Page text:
World Wide Study Bible
a Bible passage
My Refuge and My Fortress
3For he will deliver you from the snare of the fowler
and from the deadly pestilence.
4He will cover you with his pinions,
and under his wings you will find refuge;
his faithfulness is a shield and buckler.
5You will not fear the terror of the night,
nor the arrow that flies by day,
6nor the pestilence that stalks in darkness,
nor the destruction that wastes at noonday.
7A thousand may fall at your side,
ten thousand at your right hand,
but it will not come near you.
8You will only look with your eyes
and see the recompense of the wicked.
9Because you have made the Lord your dwelling place—
the Most High, who is my refuge22Or For you, O Lord, are my refuge! You have made the Most High your dwelling place—
10no evil shall be allowed to befall you,
no plague come near your tent.
11For he will command his angels concerning you
to guard you in all your ways.
12On their hands they will bear you up,
lest you strike your foot against a stone.
13You will tread on the lion and the adder;
the young lion and the serpent you will trample underfoot.
14“Because he holds fast to me in love, I will deliver him;
I will protect him, because he knows my name.
15When he calls to me, I will answer him;
I will be with him in trouble;
I will rescue him and honor him.
16With long life I will satisfy him
and show him my salvation.”
1 He that dwelleth in the secret place of the High One. Some Hebrew interpreters read the three first verses as one continuous sentence, down to the words, he shall deliver thee from the snare of the fowler The whole would then run thus — “He who dwells in the covert of the Most High, and abides under his shadow, to him will I say of Jehovah, that he is his hope and defense, and the God in whom he may safely rest, for he shall deliver him from the snare,” etc. This is evidently a forced construction to put upon the verses, and the reason which has led some to adopt it is weak and insufficient. They consider that the first verse repeats the same thing twice, and therefore conveys no proper meaning. But this is a great mistake; for the inspired penman of the psalm, whoever he may have been, states two ideas quite distinct, That he who is hid under the Divine protection occupies a safe and secure position, where no hostile weapon can reach him. Or should the verse be read — He who has God to be the guardian of his safety shall rest under the shadow of God; still the second clause would retain an emphatic meaning, for the power of God would be contrasted with that weak defense which man is able to extend. Those, too, who dwell in the secret place of God are here said by the Psalmist to dwell under his shadow, in the sense that they experience to what a rich extent his protection reaches. Men generally seek out a great-variety of hiding-places, having recourse to one or another, according as the calamities are different which threaten to overtake them; but here we are taught that the only safe and impregnable fortress to which we can betake ourselves is the protection of God. He contrasts the security of those who trust in God with the vanity of all other confidences by which we are apt to delude ourselves.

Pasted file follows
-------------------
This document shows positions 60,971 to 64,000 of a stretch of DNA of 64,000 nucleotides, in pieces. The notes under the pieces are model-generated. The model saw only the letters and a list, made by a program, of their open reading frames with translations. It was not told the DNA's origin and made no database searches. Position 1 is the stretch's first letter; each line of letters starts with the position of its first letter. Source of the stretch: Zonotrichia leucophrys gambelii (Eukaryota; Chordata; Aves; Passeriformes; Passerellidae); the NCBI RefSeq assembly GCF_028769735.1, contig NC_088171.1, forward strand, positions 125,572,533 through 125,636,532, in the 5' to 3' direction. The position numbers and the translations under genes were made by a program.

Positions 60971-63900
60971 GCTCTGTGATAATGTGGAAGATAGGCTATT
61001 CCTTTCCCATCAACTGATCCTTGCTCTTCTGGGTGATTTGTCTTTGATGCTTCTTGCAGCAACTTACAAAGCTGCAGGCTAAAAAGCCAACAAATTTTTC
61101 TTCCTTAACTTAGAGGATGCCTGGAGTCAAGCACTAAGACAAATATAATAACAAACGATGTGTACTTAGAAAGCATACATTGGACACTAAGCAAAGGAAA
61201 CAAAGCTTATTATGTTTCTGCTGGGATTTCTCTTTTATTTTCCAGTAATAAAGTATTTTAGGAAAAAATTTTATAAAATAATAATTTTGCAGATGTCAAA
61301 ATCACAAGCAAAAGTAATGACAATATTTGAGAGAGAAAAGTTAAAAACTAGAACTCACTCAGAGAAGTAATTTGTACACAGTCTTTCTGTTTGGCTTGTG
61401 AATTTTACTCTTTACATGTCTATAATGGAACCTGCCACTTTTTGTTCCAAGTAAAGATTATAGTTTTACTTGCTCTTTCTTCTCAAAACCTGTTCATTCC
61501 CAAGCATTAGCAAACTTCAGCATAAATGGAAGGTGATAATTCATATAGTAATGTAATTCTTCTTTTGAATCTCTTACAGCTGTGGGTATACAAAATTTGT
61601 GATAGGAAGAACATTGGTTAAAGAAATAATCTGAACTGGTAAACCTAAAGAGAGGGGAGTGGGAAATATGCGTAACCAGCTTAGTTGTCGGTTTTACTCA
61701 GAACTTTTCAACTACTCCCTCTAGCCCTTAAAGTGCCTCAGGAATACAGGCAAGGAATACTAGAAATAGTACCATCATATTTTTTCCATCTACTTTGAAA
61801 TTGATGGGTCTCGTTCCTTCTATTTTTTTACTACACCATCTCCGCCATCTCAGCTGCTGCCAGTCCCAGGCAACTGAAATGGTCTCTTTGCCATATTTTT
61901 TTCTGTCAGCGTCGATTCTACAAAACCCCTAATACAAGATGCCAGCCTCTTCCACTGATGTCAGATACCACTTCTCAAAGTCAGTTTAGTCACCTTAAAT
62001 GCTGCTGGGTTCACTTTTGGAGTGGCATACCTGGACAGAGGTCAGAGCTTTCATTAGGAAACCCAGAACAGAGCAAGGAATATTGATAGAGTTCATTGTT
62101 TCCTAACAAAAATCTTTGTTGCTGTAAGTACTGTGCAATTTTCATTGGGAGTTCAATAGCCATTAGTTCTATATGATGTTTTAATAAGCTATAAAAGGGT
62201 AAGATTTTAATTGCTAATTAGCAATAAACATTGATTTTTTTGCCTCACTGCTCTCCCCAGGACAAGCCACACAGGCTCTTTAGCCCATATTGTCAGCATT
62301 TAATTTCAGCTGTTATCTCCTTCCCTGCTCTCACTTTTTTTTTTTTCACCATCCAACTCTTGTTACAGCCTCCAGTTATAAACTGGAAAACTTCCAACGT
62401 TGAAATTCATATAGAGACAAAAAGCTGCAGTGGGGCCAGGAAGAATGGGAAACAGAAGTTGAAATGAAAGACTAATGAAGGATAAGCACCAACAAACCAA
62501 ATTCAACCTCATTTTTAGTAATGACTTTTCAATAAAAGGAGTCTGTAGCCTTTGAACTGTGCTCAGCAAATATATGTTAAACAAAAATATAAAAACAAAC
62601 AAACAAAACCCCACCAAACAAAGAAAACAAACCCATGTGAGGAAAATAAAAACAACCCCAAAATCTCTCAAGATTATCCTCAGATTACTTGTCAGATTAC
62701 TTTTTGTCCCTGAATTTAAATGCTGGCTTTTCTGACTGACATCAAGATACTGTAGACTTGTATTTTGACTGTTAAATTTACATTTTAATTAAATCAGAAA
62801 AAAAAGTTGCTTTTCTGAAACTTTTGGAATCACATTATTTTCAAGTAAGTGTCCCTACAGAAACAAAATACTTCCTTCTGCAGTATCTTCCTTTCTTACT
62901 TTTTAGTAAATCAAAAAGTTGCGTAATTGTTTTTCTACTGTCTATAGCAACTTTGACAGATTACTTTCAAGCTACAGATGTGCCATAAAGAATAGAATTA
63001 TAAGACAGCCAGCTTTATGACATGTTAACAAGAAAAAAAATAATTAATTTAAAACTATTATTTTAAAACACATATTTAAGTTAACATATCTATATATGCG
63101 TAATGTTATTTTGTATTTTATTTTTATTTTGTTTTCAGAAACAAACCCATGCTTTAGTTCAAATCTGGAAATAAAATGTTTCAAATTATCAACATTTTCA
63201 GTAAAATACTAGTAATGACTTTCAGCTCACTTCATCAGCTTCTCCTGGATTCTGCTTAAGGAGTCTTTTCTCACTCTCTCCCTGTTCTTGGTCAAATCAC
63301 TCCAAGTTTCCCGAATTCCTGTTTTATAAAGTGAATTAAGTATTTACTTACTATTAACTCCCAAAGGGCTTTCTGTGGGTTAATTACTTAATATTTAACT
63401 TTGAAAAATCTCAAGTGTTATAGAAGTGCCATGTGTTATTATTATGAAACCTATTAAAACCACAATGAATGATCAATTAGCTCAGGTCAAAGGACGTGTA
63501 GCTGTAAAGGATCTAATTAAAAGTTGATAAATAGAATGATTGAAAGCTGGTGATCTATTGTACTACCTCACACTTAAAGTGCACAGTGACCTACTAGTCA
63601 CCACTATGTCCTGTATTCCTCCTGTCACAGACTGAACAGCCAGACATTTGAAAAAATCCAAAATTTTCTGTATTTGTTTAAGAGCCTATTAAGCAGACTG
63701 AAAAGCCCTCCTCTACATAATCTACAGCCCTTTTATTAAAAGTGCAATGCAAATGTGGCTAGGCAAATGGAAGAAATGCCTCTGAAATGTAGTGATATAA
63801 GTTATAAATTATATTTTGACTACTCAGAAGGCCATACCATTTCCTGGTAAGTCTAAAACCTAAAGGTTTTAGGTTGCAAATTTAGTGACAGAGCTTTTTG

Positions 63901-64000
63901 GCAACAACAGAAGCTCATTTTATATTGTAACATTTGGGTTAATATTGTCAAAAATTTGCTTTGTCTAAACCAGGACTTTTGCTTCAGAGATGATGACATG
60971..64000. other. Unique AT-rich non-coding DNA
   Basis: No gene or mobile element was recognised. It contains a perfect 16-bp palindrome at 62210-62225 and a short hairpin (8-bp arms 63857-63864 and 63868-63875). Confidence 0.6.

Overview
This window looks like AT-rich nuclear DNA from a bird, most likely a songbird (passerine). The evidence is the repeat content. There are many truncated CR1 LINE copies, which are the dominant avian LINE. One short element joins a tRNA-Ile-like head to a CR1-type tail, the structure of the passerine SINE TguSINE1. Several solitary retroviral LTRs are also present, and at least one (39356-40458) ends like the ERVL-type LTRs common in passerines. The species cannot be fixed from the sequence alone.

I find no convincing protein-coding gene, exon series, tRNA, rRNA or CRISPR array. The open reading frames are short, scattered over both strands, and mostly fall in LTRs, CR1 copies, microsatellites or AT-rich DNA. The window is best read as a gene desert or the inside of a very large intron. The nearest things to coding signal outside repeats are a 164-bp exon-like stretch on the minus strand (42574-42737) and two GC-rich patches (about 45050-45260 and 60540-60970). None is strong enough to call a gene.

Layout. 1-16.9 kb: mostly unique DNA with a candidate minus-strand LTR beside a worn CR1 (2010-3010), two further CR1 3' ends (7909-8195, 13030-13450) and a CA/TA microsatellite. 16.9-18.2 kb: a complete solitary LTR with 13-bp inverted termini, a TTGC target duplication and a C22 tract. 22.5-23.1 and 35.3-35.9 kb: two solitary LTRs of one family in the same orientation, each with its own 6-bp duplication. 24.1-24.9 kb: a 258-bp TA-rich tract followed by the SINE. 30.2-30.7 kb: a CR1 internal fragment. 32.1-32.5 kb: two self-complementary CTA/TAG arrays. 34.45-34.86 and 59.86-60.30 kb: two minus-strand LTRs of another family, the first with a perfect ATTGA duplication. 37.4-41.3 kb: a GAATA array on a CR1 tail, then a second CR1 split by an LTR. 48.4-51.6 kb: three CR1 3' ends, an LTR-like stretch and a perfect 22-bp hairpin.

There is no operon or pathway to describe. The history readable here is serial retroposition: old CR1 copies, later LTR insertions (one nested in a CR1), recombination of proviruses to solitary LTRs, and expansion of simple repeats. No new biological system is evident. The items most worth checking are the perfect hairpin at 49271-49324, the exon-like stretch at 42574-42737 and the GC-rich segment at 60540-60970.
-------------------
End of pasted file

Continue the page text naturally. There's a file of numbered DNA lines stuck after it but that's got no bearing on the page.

In the second verse he repeats the truth which he had already inculcated, showing at the same time that he speaks from his personal feeling and experience as a believer. This is very necessary in one who would be a teacher; for we cannot communicate true knowledge unless we deliver it not merely with the lips, but as something which God has revealed to our own hearts. 576576 This psalm is allowed to be one of the finest in the whole collection. “Could the Latin or any modern language,” says Simon de Muis, “express thoroughly all the beauties and elegancies as well of the words as of the sentences, it would not be difficult to persuade the reader that we have no poem, either in Greek or Latin, comparable to this Hebrew ode.” It is supposed by some to have been composed by Moses on the same occasion as the preceding; but others think it was written by David on the occasion of the pestilence which was inflicted upon the people as a punishment of his sin in numbering them, (2 Samuel 24.) It is ascribed to David in the Septuagint, Chaldee, Vulgate, Syriac, Arabic, and Æthiopic versions. Its subject-matter affords us no assistance in determining who was its inspired author, or on what occasion it was written. “There is, however, no reason,” says Walford, “to regret our unacquaintedness with these particulars, as the poem is so clear and intelligible, that nothing in it can be mistaken or misunderstood. The purpose of it is to illustrate the safety and happiness which result from the knowledge of God, and the exercise of a steadfast dependence upon his promise and grace. The sentiments are expressed with great force and beauty; and dead indeed must be the soul to every emotion of spiritual and heavenly delight that fails to be impressed by its truth, or to aim at the acquirement of such faith and reliance upon it as will alone render it productive of the peace and tranquillity of mind which it is intended to bestow. The learned Michaelis is of opinion that this psalm was to be recited in alternate parts by two choruses or sets of singers responding to each other, and that God himself is introduced in verse 14 as taking part of the performance.” It is supposed by the Jews to relate to the Messiah. See Matthew 4:6; Luke 4:10, 11. The Psalmist accordingly gives evidence, that what he had taught in the preceding verse accorded with his own inward experience. Some read, I will say concerning the Lord, and the Hebrew prefix, ל, lamed, may be so rendered; but the other translation which I have given conveys the more forcible meaning. The believer does more than simply resolve to make God his fortress; he draws near in the trust of the Divine promises, and familiarly addresses God. This confidence in prayer affords an additional proof how securely the people of God can dwell under his shadow. This holy species of boasting constitutes the very highest triumph of faith, when we betake ourselves to God without fear under our worst trials, and are fully persuaded that he answers all our prayers, nay, that we have in him a sufficiency and a superabundance of help.